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7/7 bombs inquest - Week one at-a-glance

The remains of the bus attacked at Tavistock Square
Image caption Survivors of the 7 July London bombings will be among those giving evidence

The inquests into the deaths of the 52 victims of the 7 July 2005 bombings are taking place at the High Court in London.

Here is a round-up of the key evidence heard by coroner Lady Justice Hallett.

Monday, 11 October

A minute's silence was held before the hearings into the suicide attacks on three Tube trains and a bus began.

In his opening statement, Hugo Keith QC, counsel to the inquests, said the 52 victims were "murdered" in acts of "merciless savagery".

The hearing heard a phone message from plot ringleader Mohammad Sidique Khan suggested he had abandoned original plans to carry out the attacks 24 hours earlier.

He visited Dewsbury Hospital with his wife on 5 July because of complications with her pregnancy. She miscarried on the day of the attacks.

Transcripts of emergency calls and logs to the London Underground network control centre on the morning of the attacks showed confusion and delays following the attacks.

"Considerable" time elapsed before they accepted they were dealing with bombings, the inquest heard. The father of one victim called it "shambolic".

7/7 attacks 'merciless' - inquest

7/7 confusion revealed in calls

Tuesday, 12 October

New video footage of the aftermath of the four explosions filmed by the emergency services is shown in court.

The inquest heard the force of the blasts threw some victims from the trains and bus the bombers targeted.

The hearing was also told of a string of "heroic" acts by other passengers to help the injured and dying. Many had been told to leave because of the risk of secondary devices, but refused.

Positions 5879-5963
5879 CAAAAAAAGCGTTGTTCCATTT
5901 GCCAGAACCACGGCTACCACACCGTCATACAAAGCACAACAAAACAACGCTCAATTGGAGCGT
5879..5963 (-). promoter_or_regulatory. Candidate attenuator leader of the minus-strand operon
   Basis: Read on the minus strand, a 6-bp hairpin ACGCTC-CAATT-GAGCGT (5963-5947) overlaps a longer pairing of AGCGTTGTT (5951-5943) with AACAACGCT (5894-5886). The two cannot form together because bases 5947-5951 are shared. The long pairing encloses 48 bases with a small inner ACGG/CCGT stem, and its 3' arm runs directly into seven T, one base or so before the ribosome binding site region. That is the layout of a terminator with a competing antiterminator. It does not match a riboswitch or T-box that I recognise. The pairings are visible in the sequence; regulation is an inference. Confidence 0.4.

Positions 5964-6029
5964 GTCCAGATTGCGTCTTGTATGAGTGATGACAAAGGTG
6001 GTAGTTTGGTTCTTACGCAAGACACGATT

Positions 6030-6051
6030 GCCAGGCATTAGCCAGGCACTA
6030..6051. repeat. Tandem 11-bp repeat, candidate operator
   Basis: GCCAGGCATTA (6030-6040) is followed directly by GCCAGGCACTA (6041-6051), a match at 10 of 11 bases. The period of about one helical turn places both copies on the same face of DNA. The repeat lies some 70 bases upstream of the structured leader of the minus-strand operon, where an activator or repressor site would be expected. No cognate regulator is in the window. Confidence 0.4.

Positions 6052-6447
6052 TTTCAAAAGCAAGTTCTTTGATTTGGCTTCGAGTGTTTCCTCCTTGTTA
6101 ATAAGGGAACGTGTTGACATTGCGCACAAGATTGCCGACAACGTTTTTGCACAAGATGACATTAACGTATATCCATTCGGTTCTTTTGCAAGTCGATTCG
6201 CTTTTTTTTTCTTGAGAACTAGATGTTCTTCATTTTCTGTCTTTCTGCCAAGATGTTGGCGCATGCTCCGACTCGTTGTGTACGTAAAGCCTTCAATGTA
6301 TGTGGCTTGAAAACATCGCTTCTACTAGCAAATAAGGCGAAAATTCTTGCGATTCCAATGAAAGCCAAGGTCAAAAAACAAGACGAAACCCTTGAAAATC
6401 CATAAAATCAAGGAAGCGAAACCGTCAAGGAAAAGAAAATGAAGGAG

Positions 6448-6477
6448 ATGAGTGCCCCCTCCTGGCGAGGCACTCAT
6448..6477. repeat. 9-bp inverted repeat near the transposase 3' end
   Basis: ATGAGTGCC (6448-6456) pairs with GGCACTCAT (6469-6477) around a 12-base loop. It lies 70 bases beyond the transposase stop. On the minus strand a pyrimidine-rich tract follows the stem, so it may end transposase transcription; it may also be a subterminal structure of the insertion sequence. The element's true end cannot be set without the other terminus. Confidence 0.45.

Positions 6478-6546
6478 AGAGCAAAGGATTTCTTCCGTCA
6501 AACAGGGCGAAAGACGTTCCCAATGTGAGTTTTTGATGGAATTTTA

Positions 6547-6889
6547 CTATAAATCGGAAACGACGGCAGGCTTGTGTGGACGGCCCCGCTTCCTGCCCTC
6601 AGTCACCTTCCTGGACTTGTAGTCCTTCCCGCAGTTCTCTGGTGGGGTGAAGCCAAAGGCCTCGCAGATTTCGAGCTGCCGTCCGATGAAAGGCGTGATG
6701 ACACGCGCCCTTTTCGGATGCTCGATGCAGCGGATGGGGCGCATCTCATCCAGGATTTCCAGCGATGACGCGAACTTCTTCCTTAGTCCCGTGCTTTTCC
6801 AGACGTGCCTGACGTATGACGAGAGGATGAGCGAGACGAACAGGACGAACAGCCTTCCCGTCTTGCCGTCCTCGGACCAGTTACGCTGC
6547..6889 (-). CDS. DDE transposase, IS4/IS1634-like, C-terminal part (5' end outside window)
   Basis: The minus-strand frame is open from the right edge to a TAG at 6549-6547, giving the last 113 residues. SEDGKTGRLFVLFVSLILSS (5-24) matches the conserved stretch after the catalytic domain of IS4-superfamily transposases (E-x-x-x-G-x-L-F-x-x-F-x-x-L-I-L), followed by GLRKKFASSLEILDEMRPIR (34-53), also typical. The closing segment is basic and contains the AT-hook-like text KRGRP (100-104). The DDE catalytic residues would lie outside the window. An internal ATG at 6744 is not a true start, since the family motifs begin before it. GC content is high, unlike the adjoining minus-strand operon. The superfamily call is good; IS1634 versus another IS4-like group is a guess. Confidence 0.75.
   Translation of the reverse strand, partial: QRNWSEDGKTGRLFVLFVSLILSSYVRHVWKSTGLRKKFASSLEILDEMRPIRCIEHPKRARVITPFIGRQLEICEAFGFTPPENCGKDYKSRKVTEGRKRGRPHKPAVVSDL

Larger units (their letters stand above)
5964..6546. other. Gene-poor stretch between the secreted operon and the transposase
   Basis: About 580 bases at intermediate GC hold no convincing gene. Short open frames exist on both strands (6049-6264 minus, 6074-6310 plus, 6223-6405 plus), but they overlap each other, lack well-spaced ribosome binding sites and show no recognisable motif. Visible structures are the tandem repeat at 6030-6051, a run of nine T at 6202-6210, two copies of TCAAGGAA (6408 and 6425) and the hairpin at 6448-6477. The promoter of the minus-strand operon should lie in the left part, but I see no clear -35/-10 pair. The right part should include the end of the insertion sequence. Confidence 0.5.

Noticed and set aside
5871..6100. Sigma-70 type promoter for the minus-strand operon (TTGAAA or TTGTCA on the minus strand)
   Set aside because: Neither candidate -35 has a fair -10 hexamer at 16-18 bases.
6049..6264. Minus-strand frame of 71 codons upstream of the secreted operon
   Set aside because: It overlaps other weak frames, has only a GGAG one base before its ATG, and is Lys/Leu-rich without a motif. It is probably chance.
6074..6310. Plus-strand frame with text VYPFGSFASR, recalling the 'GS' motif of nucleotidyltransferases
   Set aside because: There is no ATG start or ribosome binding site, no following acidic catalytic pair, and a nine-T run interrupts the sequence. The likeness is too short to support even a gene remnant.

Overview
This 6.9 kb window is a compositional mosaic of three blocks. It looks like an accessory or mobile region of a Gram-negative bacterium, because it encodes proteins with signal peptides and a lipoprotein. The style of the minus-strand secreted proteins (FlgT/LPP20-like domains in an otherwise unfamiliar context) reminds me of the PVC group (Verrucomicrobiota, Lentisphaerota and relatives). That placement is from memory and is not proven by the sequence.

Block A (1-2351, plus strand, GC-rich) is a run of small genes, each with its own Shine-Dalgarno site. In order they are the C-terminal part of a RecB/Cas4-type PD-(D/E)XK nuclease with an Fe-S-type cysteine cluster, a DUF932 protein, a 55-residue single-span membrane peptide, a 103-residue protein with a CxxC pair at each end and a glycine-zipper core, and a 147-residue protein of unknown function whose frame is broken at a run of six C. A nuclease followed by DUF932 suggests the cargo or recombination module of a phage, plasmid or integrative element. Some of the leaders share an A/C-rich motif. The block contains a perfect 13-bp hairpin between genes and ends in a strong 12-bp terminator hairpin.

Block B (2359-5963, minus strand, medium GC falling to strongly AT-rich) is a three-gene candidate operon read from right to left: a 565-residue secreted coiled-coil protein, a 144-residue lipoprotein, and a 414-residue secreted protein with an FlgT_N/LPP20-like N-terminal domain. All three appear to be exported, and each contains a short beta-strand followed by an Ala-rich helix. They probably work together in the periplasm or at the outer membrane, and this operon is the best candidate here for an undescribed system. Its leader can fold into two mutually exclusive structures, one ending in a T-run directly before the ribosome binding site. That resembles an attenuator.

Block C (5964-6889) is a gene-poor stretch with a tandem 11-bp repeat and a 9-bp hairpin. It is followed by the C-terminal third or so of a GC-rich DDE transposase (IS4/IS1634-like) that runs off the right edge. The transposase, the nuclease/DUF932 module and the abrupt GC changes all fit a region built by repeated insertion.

Mr Keith said it was "distressing" to see footage of the scene "where so many people tragically died" but great care had been taken to edit the video to make sure nothing was seen of the deceased.

7 July aftermath videos broadcast

Wednesday, 13 October

The inquests heard how counter-terrorism police spotted the attackers on CCTV at Kings Cross station within four days of the attacks.

Detective Inspector Ewan Kindness, who was in charge of the 100-strong CCTV recovery team at the Metropolitan Police explained they worked backwards from the bomb sites to try to identify the attackers' movements.

On the fourth day of reviewing footage, one officer isolated the suspects on footage obtained from 76 cameras at King's Cross station.

Day three of the inquests saw previously unreleased CCTV of the men buying DIY supplies for the bombs.

7 July bombers spotted on CCTV

Thursday, 14 October

The 7/7 bombers borrowed techniques used by criminal gangs by using unregistered pay-as-you-go mobile phones, the inquests have been told.

A police expert said they used "tradecraft" counter-surveillance methods to keep the plot secret.

Det Sgt Mark Stuart said they bought "operational" phones while planning the bombings but kept them separate from their personal mobiles.

One witness told the inquest she almost bumped into Hasib Hussain as he sat on a bench at King's Cross tube station at about 0840 BST. Janice Stephens said: "I remember thinking he had a jacket on. It was July so that was a bit unusual."

CCTV then shows him enter a WH Smith's shop in the station, where he bought a new battery for his bomb. It is thought he then fitted it in McDonald's.

The last CCTV picture of Hussain shows him walking down Grays Inn Road at 0924 BST.

Meanwhile, London Underground worker Fayaz Patel said that, in the aftermath of the bombs, poor radio coverage in the tunnels led to delays.

7/7 bombers had 'secret' phones

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